Allen Edmonds cuts 2019 sales expectations

Company pulling back on promotional efforts

Last fall, the parent company of Allen Edmonds invested heavily in a relaunch of the men’s footwear brand with an eye toward broadening its appeal to more consumers, but after underwhelming results the company has decided to pull back on its promotional efforts.

The Allen Edmonds store at The Pfister in Milwaukee.

Executives at Missouri-based Caleres Inc. said they had cut sales expectations for the Port Washington-based brand by as much as 20 percent.

“We took very quick and bold decisions and action through the fourth quarter to make sure that as we enter 2019 we really have the teams in the right positions to be thinking about a business that was 15 to 20 percent less in top line than where we were last year and really allow them frankly to do the right thing and to build that brand for the long-term,” said Diane Sullivan, president, chief executive officer and chairman of Caleres,

Cutting sales expectations prompted the company to record a $2.03 per share, or nearly $84 million, non-cash impairment charge for the brand’s trademark and restructuring costs. Ken Hannah, chief financial officer at Caleres, said the charge was a function of how the company accounted for the trademark when it acquired Allen Edmonds for $255 million in late 2016.

“This does not in any way reflect a change in our assessment of Allen Edmonds, its brand equity or consumer appeal,” Sullivan said.

The marketing campaign included a $3 million investment and featured Cleveland Browns quarterback Baker Mayfield. Sullivan said in November the effort had generated increased traffic to stores and online, but the company failed to convert those visits into sales at a high enough rate.

“We certainly had hoped that our proactive branding direct response TV effort in the third quarter would provide a means to offset at least the promotional pressure,” Sullivan said Thursday. “When it became evident that this could not shoulder the entire burden, we made the decision to reduce the level of promotional activity and lower our 2019 sales expectations.”

She also said the company had taken steps to match production capacity at its Port Washington factory to sales expectations.

Last fall, the parent company of Allen Edmonds invested heavily in a relaunch of the men’s footwear brand with an eye toward broadening its appeal to more consumers, but after underwhelming results the company has decided to pull back on its promotional efforts.

The Allen Edmonds store at The Pfister in Milwaukee.

Executives at Missouri-based Caleres Inc. said they had cut sales expectations for the Port Washington-based brand by as much as 20 percent.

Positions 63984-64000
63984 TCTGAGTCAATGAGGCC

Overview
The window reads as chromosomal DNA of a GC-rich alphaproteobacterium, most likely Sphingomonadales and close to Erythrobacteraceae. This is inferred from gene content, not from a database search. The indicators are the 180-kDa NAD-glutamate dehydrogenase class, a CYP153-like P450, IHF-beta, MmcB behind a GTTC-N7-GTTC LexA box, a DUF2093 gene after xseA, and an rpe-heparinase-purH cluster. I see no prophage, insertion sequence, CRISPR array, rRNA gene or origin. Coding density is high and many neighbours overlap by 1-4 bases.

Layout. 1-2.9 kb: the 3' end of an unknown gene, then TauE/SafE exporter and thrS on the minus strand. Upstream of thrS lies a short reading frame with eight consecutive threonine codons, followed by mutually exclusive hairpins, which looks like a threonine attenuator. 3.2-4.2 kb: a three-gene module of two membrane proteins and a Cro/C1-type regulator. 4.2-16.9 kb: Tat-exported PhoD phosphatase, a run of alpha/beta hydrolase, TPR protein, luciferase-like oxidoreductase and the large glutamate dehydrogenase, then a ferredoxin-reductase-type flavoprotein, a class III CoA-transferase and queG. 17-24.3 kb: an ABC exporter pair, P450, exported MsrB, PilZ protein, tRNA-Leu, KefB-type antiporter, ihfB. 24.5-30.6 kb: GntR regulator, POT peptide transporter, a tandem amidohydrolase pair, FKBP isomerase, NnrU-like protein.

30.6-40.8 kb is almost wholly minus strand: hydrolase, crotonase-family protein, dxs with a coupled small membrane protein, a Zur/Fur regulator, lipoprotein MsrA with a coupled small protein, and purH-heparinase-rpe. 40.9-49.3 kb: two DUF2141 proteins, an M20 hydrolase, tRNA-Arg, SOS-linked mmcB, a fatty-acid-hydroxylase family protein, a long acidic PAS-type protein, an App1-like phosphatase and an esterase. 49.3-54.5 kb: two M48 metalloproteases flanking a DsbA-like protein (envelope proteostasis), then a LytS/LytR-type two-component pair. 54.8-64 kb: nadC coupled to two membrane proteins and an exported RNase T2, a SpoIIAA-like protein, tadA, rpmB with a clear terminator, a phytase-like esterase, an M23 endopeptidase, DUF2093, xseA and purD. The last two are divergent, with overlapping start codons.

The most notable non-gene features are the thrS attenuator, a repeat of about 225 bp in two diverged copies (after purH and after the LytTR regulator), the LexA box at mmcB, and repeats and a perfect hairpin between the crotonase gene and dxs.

“We took very quick and bold decisions and action through the fourth quarter to make sure that as we enter 2019 we really have the teams in the right positions to be thinking about a business that was 15 to 20 percent less in top line than where we were last year and really allow them frankly to do the right thing and to build that brand for the long-term,” said Diane Sullivan, president, chief executive officer and chairman of Caleres,

Cutting sales expectations prompted the company to record a $2.03 per share, or nearly $84 million, non-cash impairment charge for the brand’s trademark and restructuring costs. Ken Hannah, chief financial officer at Caleres, said the charge was a function of how the company accounted for the trademark when it acquired Allen Edmonds for $255 million in late 2016.

“This does not in any way reflect a change in our assessment of Allen Edmonds, its brand equity or consumer appeal,” Sullivan said.

The marketing campaign included a $3 million investment and featured Cleveland Browns quarterback Baker Mayfield. Sullivan said in November the effort had generated increased traffic to stores and online, but the company failed to convert those visits into sales at a high enough rate.

“We certainly had hoped that our proactive branding direct response TV effort in the third quarter would provide a means to offset at least the promotional pressure,” Sullivan said Thursday. “When it became evident that this could not shoulder the entire burden, we made the decision to reduce the level of promotional activity and lower our 2019 sales expectations.”

She also said the company had taken steps to match production capacity at its Port Washington factory to sales expectations.

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